Friday, November 25, 2016

Interesting SQL related links for the week of Nov 25, 2016

Here are some interesting articles I read and tweeted about this past week, I think you will like these as well. If you are bored this weekend, some of these might be good for you to read

Released: Public Preview for System Center Management Packs for SQL Server

We are getting ready to update the SQL Server Management Packs family. Please install and use this public preview and send us your feedback (! We appreciate the time and effort you spend on these previews which make the final product so much better.
Please download at:
Included in the download are:
  • Microsoft System Center Management Pack for SQL Server 2008/2008 R2/2012/2014/2016 (
  • Microsoft System Center Management Pack for SQL Server Replication 2008/2012/2014/2016 (
  • Microsoft System Center Management Pack for SQL Server Analysis Services 2008/2012/2014/2016 (
  • Microsoft System Center Management Pack for SQL Server Reporting Services 2008/2012/2014/2016 (
  • Microsoft System Center Management Pack for SQL Server Dashboards (

SQL Server 2016 SP1: Known issues

The SQL Product team has identified the following known issues which the customers may encounter after installing SQL Server 2016 SP1. The following post will help the customers  plan and prepare their environment for the following known issues while installing SQL Server 2016 SP1.

Index Scans: Not Nearly As Bad As You Might Think

Using our good old buddy the StackOverflow demo database, let’s look at the Users table. I want to get the first 10 users in the table ordered by Id, the primary clustered key, which is an identity field.

Ooo – clustered index scan – that’s bad, right?

Not so fast. Click on the plan to view it in, and hover your mouse over the Clustered Index Scan:

Source Control in SQL Server Management Studio (SSMS)

In the latest generation of SQL Server Management Studio, we moved to the Visual Studio 2015 Isolated Shell. While this provides SSMS a modern IDE foundation for many functional areas, it also had some consequences. Specifically, the integration with source control systems in SSMS no longer works the way it did in SSMS 2014 and prior.  Previously, one could install the Visual Studio MSSCCI provider and then integrate with various source control systems. Visual Studio 2015 does not support MSSCCI so that is no longer an option to use in SSMS.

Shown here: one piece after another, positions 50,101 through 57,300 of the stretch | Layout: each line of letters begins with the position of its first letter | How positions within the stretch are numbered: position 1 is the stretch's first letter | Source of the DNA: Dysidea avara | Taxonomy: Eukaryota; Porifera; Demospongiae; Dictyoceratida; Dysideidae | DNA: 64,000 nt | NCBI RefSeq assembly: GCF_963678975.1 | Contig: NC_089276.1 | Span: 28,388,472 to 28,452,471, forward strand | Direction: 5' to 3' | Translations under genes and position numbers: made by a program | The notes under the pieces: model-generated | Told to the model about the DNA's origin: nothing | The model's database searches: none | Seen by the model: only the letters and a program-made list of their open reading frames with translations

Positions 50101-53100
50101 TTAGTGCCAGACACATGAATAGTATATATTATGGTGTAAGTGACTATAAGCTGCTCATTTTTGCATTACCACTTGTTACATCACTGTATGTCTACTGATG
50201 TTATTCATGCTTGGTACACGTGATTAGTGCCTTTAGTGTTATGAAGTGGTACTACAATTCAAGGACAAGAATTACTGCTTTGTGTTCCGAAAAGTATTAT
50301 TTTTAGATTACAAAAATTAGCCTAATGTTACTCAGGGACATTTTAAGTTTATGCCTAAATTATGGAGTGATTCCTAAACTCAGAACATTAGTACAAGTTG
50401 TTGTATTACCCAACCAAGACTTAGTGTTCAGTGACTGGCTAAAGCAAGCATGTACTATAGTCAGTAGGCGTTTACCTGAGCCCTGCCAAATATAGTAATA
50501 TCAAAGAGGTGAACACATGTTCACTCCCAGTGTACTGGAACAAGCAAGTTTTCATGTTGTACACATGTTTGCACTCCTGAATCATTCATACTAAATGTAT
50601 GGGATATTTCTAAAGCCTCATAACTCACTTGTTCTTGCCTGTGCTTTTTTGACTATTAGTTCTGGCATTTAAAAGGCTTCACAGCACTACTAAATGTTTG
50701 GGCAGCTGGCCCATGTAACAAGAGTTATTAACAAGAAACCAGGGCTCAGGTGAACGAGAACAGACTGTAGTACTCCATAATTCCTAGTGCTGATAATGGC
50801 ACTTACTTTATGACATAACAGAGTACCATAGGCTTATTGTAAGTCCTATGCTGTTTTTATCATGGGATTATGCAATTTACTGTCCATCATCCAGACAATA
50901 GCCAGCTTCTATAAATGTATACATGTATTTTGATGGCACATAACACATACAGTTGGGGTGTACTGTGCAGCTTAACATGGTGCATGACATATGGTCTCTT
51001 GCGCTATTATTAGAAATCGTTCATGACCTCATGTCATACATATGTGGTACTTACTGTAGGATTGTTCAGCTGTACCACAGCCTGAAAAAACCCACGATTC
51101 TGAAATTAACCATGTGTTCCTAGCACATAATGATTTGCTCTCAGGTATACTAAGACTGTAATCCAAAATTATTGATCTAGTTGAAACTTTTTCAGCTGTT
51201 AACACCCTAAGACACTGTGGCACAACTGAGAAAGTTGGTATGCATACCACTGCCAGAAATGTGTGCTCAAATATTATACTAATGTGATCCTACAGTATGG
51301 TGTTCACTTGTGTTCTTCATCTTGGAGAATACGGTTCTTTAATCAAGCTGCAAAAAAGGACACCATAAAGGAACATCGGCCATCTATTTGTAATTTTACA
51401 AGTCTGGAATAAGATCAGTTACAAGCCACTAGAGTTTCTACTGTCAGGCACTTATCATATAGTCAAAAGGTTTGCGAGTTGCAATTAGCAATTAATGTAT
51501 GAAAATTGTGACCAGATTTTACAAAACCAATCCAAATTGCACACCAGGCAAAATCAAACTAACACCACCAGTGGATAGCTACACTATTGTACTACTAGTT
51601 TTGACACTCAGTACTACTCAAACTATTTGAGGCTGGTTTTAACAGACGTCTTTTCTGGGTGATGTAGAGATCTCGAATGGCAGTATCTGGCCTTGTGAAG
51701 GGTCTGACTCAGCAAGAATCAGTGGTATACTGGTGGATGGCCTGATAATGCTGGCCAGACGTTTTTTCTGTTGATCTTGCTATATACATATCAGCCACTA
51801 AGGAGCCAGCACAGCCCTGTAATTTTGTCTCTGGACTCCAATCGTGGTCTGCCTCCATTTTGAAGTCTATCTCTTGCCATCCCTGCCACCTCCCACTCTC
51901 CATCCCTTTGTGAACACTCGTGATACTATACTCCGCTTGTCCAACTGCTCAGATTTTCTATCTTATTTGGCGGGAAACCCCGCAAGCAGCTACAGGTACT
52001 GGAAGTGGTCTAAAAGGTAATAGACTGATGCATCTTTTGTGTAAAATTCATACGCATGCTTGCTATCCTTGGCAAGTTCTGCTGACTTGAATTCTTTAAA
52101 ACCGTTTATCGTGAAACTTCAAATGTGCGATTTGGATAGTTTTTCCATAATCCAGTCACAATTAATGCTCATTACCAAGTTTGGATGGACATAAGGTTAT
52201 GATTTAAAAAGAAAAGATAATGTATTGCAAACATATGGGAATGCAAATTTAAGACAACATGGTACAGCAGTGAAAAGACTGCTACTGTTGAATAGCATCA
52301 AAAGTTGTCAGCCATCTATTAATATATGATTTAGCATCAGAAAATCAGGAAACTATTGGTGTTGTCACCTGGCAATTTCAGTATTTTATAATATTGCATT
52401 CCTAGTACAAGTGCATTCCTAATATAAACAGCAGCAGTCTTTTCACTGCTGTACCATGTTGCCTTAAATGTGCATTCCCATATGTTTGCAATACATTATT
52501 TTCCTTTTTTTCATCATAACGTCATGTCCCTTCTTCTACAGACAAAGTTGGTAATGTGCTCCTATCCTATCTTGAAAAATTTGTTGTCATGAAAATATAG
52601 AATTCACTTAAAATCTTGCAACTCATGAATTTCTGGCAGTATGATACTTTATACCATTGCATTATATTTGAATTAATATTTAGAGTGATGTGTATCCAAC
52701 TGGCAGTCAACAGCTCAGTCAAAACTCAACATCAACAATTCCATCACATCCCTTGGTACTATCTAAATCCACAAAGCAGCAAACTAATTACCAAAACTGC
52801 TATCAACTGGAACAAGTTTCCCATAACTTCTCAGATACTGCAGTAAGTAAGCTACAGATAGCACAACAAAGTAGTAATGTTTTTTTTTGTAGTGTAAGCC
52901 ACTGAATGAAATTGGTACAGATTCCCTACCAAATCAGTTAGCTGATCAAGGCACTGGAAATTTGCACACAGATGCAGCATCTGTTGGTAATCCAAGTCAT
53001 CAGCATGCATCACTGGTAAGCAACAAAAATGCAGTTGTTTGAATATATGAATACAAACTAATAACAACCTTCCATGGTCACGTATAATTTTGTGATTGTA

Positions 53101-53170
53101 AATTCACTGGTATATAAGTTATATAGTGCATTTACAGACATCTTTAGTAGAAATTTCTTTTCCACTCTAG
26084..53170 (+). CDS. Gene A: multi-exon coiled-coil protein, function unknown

Of course, the good news is that Visual Studio 2015 includes TFS and Git source control integration. With the move to VS 2015 Isolated Shell, SSMS should be able to use these packages as well, right? The answer is…yes…but! The issue for SSMS is that the TFS source control integration package VS provides also includes the entire suite of TFS integration features. If we include this package by default, SSMS will have Team Explorer in its entirety which includes things such as work item tracking, builds, etc. This doesn’t fit in the overall experience SSMS is designed for, so we aren’t going to include this package as part of SSMS. The full TFS integrated experience is included as part of SQL Server Data Tools which is designed for a more developer-centric set of scenarios.
That said, if source code integration is an important aspect of how you use SSMS, you can enable the Visual Studio packages manually.

Why is My Query Faster the Second Time it Runs? (Dear SQL DBA Episode 23)

Whenever I create a complex view, the first time I use it in a query, the query is slow. The same thing happens after I alter the view. What is the reason behind this?
This is a great question — because when you ask this question, you’re about to discover a lot of interesting, useful things about how SQL Server runs queries.
There are two ways that SQL Server can use memory to make a query faster the second time you run it. Let’s talk about how the magic happens.

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